Greece Suspends Golden Visa Application, Issuance, and Renewal for Russians
In a statement on its website today, the Greek Ministry of Migration and Asylum has announced that Russian nationals will be unable to apply for, obtain, and even renew investment-based residence permit “until further notice”:
By order of the Minister of Migration and Asylum, Mr. Notis Mitarachi, the issuance and renewal of residence permits of investment interest and purpose that are under consideration and come from citizens of the Russian Federation is suspended until further notice. In addition, the competent authorities will not accept new requests for the issuance of the aforementioned residence permits.
At the same time, no applications for residence permits of the category “business executives” for citizens of the Russian Federation will be considered until further notice.
It should be noted that Greece is currently awaiting relevant EU decisions.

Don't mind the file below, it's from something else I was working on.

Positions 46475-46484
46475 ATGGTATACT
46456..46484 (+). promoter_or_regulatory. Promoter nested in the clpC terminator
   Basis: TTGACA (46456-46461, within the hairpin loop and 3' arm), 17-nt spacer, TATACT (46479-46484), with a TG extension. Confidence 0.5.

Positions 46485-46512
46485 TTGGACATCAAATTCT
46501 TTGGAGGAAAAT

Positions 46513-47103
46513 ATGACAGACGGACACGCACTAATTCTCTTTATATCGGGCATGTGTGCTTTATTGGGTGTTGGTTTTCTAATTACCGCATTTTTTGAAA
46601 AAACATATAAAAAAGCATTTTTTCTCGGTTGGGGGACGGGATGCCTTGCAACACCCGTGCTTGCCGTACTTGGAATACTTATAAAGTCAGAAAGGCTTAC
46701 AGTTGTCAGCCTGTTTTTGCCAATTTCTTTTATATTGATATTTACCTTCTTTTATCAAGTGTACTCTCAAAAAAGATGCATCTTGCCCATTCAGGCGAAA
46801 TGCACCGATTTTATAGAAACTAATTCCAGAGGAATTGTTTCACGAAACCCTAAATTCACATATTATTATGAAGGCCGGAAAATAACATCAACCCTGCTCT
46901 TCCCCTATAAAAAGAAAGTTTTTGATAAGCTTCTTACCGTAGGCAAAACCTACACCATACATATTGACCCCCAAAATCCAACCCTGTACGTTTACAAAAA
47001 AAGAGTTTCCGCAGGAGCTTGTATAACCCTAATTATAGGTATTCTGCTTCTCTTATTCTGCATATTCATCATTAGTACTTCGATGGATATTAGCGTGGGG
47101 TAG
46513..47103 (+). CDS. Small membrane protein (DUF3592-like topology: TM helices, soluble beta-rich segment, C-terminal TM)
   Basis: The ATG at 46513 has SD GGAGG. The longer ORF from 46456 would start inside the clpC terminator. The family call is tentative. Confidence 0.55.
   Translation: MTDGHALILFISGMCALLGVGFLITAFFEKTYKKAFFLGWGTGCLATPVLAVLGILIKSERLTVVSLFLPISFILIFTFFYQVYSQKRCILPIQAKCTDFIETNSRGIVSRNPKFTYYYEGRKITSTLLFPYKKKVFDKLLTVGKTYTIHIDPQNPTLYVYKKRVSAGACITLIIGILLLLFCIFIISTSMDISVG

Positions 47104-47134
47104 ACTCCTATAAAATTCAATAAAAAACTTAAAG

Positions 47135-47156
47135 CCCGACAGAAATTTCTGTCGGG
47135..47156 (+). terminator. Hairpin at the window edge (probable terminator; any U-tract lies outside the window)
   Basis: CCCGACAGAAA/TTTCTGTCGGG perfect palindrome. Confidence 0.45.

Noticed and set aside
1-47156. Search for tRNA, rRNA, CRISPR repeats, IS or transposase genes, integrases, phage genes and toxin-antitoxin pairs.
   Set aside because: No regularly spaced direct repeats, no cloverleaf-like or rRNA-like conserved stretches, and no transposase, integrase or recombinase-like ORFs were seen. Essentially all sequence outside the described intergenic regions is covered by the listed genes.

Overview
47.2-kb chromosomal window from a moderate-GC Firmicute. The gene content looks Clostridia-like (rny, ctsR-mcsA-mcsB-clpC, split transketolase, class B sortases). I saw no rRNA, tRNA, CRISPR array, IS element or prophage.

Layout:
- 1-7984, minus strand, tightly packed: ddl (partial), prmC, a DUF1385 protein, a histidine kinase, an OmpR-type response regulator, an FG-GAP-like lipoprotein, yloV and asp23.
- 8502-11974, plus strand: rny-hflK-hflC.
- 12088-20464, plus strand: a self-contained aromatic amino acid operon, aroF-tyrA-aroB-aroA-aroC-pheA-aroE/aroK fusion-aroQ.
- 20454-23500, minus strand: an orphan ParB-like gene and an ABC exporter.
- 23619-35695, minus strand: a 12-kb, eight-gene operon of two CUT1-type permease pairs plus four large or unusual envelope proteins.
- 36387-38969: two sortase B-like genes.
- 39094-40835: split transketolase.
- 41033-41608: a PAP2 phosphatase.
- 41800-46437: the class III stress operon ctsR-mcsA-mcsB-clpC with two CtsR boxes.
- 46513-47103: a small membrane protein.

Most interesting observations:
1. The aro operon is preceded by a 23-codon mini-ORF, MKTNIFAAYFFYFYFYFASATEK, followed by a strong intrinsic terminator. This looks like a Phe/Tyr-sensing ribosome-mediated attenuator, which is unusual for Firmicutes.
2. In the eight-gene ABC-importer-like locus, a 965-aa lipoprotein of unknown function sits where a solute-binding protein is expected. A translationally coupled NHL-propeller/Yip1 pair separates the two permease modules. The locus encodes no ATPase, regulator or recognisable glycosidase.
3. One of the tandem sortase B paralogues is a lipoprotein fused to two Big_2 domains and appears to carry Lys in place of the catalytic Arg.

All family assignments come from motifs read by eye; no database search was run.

The decision follows Portugal’s exclusion of Russian applicants from its golden visa program on Saturday. Malta’s Prime Minister, Robert Abela, is under pressure from civil society groups to ban Russian nationals from his country’s citizenship by investment program, where Russians have historically accounted for a majority of applicants. Spain, Italy, the US, and other Western countries with popular golden visa programs could soon issue similar announcements, following their commitment this week to “limit the sale of citizenship” (which appears to also include limiting the sale of residence permits) to prevent “wealthy Russians connected to the Russian government become citizens of our countries and gain access to our financial systems.”
Christian Henrik Nesheim is the founder and editor of Investment Migration Insider, the #1 magazine – online or offline – for residency and citizenship by investment. He is an internationally recognized expert, speaker, documentary producer, and writer on the subject of investment migration, whose work is cited in the Economist, Bloomberg, Fortune, Forbes, Newsweek, and Business Insider. Norwegian by birth, Christian has spent the last 16 years in the United States, China, Spain, and Portugal.